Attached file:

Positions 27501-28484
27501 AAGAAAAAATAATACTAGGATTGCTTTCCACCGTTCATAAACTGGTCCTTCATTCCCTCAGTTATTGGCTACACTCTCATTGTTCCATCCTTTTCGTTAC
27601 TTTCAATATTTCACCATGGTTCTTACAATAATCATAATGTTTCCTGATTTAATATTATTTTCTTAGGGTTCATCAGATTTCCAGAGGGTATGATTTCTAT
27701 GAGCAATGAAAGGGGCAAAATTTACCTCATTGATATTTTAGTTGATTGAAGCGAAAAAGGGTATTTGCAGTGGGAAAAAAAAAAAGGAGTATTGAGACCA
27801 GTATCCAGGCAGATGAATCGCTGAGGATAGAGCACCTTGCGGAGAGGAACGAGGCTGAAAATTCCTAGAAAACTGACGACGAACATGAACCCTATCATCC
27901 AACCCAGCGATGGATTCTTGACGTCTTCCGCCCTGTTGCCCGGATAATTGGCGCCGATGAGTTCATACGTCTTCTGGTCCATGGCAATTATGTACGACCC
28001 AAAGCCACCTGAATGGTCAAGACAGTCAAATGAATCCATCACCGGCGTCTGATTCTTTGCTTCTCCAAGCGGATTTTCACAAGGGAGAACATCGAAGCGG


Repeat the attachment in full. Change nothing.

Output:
Positions 27501-28484
27501 AAGAAAAAATAATACTAGGATTGCTTTCCACCGTTCATAAACTGGTCCTTCATTCCCTCAGTTATTGGCTACACTCTCATTGTTCCATCCTTTTCGTTAC
27601 TTTCAATATTTCACCATGGTTCTTACAATAATCATAATGTTTCCTGATTTAATATTATTTTCTTAGGGTTCATCAGATTTCCAGAGGGTATGATTTCTAT
27701 GAGCAATGAAAGGGGCAAAATTTACCTCATTGATATTTTAGTTGATTGAAGCGAAAAAGGGTATTTGCAGTGGGAAAAAAAAAAAGGAGTATTGAGACCA
27801 GTATCCAGGCAGATGAATCGCTGAGGATAGAGCACCTTGCGGAGAGGAACGAGGCTGAAAATTCCTAGAAAACTGACGACGAACATGAACCCTATCATCC
27901 AACCCAGCGATGGATTCTTGACGTCTTCCGCCCTGTTGCCCGGATAATTGGCGCCGATGAGTTCATACGTCTTCTGGTCCATGGCAATTATGTACGACCC
28001 AAAGCCACCTGAATGGTCAAGACAGTCAAATGAATCCATCACCGGCGTCTGATTCTTTGCTTCTCCAAGCGGATTTTCACAAGGGAGAACATCGAAGCGG